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Format: CD + BLU-RAY
Label & Cat.Number: 90% Wasser WCD011 / Fragment Factory [FRAG56]
Release Year: 2023
Note: the great surrealistic film (92 min. long) *Die Versuche des Naum Kotik* from COLUMN ONE member KÄRMÄ BURG (aka JÜRGEN ECKLOFF / EGG-LOVE) in two versions, plus 19 min. Appendix on the BLU-RAY video disc; the full soundtrack as 16 single tracks on the additional CD.. a most memorable and unique experimental / animation film about a bizarre scientist,, with great sounding.. - oversized 8 panel cover, 4 postcards, 300 copies
Price (incl. 19% VAT): €25.00
More InfoThis is the Soundtrack to the Kärma Burg film "Die Versuche des Naum Kotik" (The Experiments of Naum Kotik), released in a box set together with the film on Blu-Ray Disc. Recorded 2010-2021 at various places, compiled and organized by Egg-Love at Z. Film and soundtrack were only released together in this set, not separately.
8-panel Digifile, including 4 postcards. Edition of 300 copies.
Dedicated to the memory of Hellmut Köntges-Eckloff (1949-2022).
Column One were:
Andrew Loadman - Tapes
Robert Schalinski - Types
Eyn Lump - Wooly Hat & High Profile
Naum Kotik Jr. - Voice & Thoughts
Jürgen Eckloff - Cut & Connection
Mastered by Rashad Becker
"This has been on my desk for too long, but I kept delaying to work on the review. Not owning a blue ray player, which is the prefered format for the DVD here, didn't help, but also because I hardly consider myself a music reviewer (more an enthusiast who tells you about new releases), let alone that I know anything about film (or, for that matter, literature, choreography, sculpting, video art, performance; you name it and I am sure I couldn't write a review). Granted, I do go to the cinema, and I have a subscription for several years now, so I go up to three times a week (sometimes, not every week), but that makes me more of an enthusiast. We discuss what we saw with friends and if we enjoyed it, but that hardly qualifies me as a film critic.
I also faced this dilemma: first, see the movie or play the CD? To watch the DVD, I need to be in the right mood (hence some of the delay explained), so in the end, I first played the CD but found it hard to get my head around it. Now that I have seen the DVD, the music makes more sense. Which is, perhaps, odd, as I am sure I didn't understand all of the movie. Kärma Burg made a film slash documentary about the Russian neurologist Naum Kotik (1876-1920), who was interested in transference, telepathy and psycho-physical energy. His grandson explored this further and made a script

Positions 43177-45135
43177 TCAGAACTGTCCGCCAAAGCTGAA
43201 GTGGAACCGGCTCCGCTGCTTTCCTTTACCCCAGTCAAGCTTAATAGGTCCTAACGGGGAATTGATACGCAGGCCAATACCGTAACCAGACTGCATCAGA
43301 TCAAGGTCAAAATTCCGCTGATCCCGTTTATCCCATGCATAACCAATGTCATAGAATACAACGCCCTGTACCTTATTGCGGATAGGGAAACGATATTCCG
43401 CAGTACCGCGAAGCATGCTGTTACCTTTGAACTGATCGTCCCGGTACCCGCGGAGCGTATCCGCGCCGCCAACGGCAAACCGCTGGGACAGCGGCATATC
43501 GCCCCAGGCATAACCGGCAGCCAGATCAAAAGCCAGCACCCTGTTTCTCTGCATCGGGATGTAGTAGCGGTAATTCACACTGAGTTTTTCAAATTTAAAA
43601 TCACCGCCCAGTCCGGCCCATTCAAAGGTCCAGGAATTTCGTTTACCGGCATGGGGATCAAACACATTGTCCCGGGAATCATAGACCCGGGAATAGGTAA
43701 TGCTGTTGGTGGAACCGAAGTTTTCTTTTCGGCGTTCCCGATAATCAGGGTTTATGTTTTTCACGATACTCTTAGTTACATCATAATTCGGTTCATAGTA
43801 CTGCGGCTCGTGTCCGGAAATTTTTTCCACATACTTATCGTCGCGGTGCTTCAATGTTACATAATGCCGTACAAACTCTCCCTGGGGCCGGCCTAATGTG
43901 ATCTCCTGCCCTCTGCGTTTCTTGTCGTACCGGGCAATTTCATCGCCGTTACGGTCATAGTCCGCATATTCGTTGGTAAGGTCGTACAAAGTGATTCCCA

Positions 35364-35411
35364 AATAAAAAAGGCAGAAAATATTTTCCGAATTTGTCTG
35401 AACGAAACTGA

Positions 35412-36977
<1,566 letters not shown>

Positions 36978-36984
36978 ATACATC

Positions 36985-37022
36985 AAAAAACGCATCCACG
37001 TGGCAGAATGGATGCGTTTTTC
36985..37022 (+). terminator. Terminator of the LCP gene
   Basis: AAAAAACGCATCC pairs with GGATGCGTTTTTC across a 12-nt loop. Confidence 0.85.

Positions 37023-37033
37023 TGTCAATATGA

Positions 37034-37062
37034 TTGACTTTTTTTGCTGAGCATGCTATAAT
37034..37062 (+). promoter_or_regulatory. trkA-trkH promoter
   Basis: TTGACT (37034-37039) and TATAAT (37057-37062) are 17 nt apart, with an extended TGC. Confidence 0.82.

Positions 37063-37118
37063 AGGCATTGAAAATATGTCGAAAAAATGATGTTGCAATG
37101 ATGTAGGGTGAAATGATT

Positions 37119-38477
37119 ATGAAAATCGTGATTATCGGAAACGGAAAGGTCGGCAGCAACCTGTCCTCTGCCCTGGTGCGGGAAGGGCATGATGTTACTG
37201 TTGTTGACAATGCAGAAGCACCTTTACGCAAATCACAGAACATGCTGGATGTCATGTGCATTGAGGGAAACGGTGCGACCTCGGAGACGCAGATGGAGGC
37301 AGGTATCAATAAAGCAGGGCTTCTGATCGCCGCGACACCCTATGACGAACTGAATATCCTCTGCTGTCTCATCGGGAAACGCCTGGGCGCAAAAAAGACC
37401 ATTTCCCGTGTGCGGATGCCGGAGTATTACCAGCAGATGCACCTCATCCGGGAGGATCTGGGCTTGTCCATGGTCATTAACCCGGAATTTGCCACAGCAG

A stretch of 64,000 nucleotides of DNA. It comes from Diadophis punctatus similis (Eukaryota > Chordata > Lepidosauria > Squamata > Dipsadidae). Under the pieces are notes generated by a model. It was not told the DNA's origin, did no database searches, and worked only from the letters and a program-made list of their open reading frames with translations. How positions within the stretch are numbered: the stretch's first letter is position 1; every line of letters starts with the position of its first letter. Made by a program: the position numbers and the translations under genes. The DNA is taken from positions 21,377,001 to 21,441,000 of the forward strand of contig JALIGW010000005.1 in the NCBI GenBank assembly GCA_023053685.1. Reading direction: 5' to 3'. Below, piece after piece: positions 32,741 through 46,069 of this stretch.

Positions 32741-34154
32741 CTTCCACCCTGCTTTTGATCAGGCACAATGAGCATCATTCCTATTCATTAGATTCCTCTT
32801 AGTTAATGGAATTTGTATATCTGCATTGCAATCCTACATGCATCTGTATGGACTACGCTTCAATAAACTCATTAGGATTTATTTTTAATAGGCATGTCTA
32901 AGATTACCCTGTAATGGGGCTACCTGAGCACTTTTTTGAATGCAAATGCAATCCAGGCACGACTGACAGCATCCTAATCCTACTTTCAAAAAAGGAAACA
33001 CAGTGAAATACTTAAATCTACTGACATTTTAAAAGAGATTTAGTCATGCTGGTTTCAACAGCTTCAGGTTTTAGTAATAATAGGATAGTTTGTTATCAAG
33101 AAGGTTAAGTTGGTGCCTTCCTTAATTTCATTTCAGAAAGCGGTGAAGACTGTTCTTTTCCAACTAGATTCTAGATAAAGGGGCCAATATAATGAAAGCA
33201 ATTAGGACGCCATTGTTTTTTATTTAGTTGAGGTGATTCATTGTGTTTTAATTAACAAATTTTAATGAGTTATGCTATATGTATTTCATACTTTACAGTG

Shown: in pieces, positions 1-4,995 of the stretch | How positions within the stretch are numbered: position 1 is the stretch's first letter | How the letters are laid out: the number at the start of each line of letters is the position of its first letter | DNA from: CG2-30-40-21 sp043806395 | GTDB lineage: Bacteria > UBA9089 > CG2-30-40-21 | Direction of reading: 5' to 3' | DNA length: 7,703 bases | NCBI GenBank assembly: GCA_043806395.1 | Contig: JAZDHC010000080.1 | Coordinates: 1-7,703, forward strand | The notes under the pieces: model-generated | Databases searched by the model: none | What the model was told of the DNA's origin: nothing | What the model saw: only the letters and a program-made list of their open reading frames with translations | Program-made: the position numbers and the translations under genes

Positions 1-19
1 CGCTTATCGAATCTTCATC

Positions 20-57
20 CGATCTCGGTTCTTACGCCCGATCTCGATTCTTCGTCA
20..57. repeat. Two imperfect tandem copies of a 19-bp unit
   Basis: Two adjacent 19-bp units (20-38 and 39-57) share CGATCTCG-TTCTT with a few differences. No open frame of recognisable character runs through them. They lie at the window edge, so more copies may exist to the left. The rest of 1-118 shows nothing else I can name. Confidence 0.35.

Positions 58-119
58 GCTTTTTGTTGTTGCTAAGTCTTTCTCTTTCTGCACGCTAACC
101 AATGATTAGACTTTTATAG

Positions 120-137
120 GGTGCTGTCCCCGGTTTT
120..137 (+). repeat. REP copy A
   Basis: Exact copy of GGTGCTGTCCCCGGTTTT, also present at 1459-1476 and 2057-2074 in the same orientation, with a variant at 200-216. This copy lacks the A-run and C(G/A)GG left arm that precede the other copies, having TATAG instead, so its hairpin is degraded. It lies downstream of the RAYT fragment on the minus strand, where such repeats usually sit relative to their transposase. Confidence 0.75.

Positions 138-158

and film, ' Mädchen In Schmutzigen Schürzen', girls in dirty aprons. The grandson is being interviewed, and the subtitles are presented rather peculiarly, which doesn't enhance the understanding here. So far, so good, but the thought that can move objects? Lots of the movie (and I mean the aprons thing, which is in two versions, I think, as I'm unsure) is stop motion. The editing is great, and it works really with the music, for which the credits to Robert Schalinski. He's one of the three members of Column One.
The CD can be understood as 'the soundtrack to the movie', and if you play it straight after seeing the movie, you'll notice some overlap, but like the movie, it is all a strange surrealist affair. The CD is more like a radio play, which stands alone very well by itself, but it is also a vital feature in the movie. The sound is as important as what you see and makes quite the hallucinating experience. Just exactly what it is about, or how it works? Maybe this is real or a mockumentary (and no, I won't spoil the ending)? How old is this grandson if his granddad died in 1920? Just one of those questions that came up. I have no idea. I admit I gave up at one point and just enjoyed it as a non-narrative. Someone explained something (in Russian? or Swedish? I don't know), but there are also lengthy passages in which we see some animated action and hear these, mainly acoustic sounds. Lots of scratching and scraping of objects, which further elaborated the radio play drama, but then made visual. Strange or weird doesn't even capture what I saw and heard. But even with my total lack of understanding, I very much enjoyed this for its aesthetic qualities." [FdW/Vital Weekly]
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